Stanton Williams director combines his love of the Hayward and Riley’s work in his latest design for the artist
Bridget Riley’s dazzling new retrospective at the Hayward Gallery is the fifth exhibition designed for her by Stanton Williams director Paul Williams.
The two have a long and fruitful working relationship stretching back to 1992. For Williams, the show was not only a welcome chance to continue the collaboration with Riley, but another opportunity to add to the 20 or so exhibitions he’s designed at the Hayward over the last 35 years. He certainly has a soft spot for the venue.
‘I adore the Hayward. I’ve spent so many days and nights there installing shows over the years that I know it inside out. It can be a tough and challenging building, but it offers so many contrasting spaces that continue to intrigue me,’ he says.
He is also a great admirer of Riley’s work.
‘I love the beauty and tranquility of her work, which is mesmerizing and vast in range. Bridget is remarkable – amazingly observant. She has a phenomenal eye.’
Williams clearly retains his long-held passion for designing temporary shows.
‘I find the process completely intoxicating. The build is so quick, you can often actually feel the space being captured and created around you, enveloping you as it were. You don’t get that feeling of immediacy with architecture.’
He particularly enjoys the intense engagement with the artwork that staging such exhibitions involves.
‘If you look at them for long enough, they will tell you what they need,’ he says. ‘You just know when a work of art isn’t happy where it is, if it needs isolation or other works to engage with, more space or different intensity of lighting.’
Although much of this finely nuanced process is, he says, intuitive, it is clearly grounded in a thorough understanding of – and balancing of – the lighting, the scale and nature of the gallery, the way viewers will move through the space, and where they may best pause or sit to best contemplate the work. All this is derived from experience. Williams fondly remembers scampering up ladders and personally adjusting the lighting in his early days of exhibition design and you get the impression he rather misses that level of hands-on involvement today.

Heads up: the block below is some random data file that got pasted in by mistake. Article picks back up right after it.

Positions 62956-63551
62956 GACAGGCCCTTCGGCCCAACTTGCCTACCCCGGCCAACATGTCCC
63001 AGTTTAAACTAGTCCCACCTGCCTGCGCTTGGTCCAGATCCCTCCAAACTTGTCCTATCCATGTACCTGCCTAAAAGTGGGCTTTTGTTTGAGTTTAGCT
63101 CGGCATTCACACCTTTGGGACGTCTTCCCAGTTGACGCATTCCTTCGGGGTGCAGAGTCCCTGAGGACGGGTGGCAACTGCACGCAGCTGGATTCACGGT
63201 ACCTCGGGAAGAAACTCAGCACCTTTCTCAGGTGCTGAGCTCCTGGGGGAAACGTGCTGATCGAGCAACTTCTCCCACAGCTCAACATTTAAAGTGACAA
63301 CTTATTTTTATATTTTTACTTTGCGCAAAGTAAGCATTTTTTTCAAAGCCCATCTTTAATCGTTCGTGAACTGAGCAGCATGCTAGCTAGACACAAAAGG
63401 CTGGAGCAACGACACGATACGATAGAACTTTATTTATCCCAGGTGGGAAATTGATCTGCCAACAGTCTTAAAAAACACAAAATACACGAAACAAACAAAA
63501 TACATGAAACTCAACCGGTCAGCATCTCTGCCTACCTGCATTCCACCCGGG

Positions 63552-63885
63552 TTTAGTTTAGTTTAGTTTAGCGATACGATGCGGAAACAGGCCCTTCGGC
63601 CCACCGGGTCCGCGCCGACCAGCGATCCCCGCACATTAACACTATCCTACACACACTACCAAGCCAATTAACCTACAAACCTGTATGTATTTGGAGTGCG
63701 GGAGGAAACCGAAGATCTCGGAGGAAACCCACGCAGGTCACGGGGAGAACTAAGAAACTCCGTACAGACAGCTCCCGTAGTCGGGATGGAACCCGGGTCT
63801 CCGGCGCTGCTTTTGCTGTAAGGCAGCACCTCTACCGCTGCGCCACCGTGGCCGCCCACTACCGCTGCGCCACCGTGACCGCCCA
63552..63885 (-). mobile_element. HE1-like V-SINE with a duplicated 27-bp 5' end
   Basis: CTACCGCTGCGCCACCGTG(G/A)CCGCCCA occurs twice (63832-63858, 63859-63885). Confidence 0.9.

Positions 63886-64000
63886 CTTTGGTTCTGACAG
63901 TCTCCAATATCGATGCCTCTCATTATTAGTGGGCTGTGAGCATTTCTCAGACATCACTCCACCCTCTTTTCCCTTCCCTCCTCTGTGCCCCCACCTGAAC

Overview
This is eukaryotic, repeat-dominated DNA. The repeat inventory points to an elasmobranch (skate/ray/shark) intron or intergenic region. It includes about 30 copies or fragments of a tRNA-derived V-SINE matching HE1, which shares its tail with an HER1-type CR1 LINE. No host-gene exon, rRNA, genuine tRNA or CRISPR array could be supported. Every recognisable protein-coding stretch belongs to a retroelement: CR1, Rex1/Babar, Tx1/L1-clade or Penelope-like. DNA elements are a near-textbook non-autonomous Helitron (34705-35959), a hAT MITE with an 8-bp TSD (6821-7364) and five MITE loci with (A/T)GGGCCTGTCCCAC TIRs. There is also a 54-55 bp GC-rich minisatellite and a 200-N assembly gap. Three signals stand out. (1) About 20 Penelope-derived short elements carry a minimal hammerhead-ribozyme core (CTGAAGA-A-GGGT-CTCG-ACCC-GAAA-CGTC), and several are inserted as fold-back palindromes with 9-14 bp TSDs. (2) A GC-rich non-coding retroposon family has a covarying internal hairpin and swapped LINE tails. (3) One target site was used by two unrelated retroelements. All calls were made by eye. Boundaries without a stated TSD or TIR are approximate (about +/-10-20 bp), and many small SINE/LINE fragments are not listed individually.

Nonetheless, he clearly relished this latest collaboration with Riley. The process involved analysing the spatial requirements of more than 200 works including 50 key paintings, and then working with Riley in her studio with the aid of a large 3D model of the Hayward to develop the optimum arrangement for the different gallery spaces. These range in scale and type from huge wall paintings to small graph paper preparatory studies.
‘As with any show, early dialogue is crucial. Talking and listening to Bridget is essential. The cue has to come from her,’ he says. ‘When you’re working with an artist, you’re sometimes engaging on an unspoken level because words aren’t enough. It’s a special time, decisions are taken that are not always tangible.’
For the latest show, the artworks are shown thematically rather than chronologically, and as a result there is no single prescribed route around the exhibition. A collection of Riley’s earliest work dating back some 70 years, for example, is found in the upper galleries that might conventionally be thought of as the end of the show. And some of her latest work is found in the gallery off the entrance foyer.
‘We’re allowing the public to just go whichever way they want, which in my view is rather liberating,’ says Williams.
Visiting the show, it’s a compliment to the collaboration between Williams and Riley that the viewer is able to simply enjoy the art without thinking about the nuances of the staging. Large-scale wall works, such as Composition in Circles, draw attention to the generous scale of Gallery 1, which also contains Riley’s only three-dimensional work, Continuum. This is her largest ever show, and it includes her familiar explorations of discs and lines in black and white from the 1960s as well as the vibrant colours of her works in the sections on curves, and stripes and diagonals. Ra, a 1981 work inspired by the colours of Ancient Egyptian culture, is particularly striking. Her latest work from the last few years introduces a new muted colourful palette.
It’s all mesmerising stuff that can play enjoyable tricks on the eyes. Sometimes a rippling effect, for example, is so convincing that even though you know the canvas is flat, it’s hard to believe – surely I can’t be the only one double-checking. It’s fascinating to see the graph paper workings of how she developed the compositions for various artworks, which were then executed by her assistants.
‘I feel with this show we have created a design that displays Bridget’s work beautifully, while at the same time celebrating the strength of the Hayward Gallery,’ says Williams. ‘You are being seduced by the Hayward in all its glory with Bridget’s remarkable work inhabiting it.’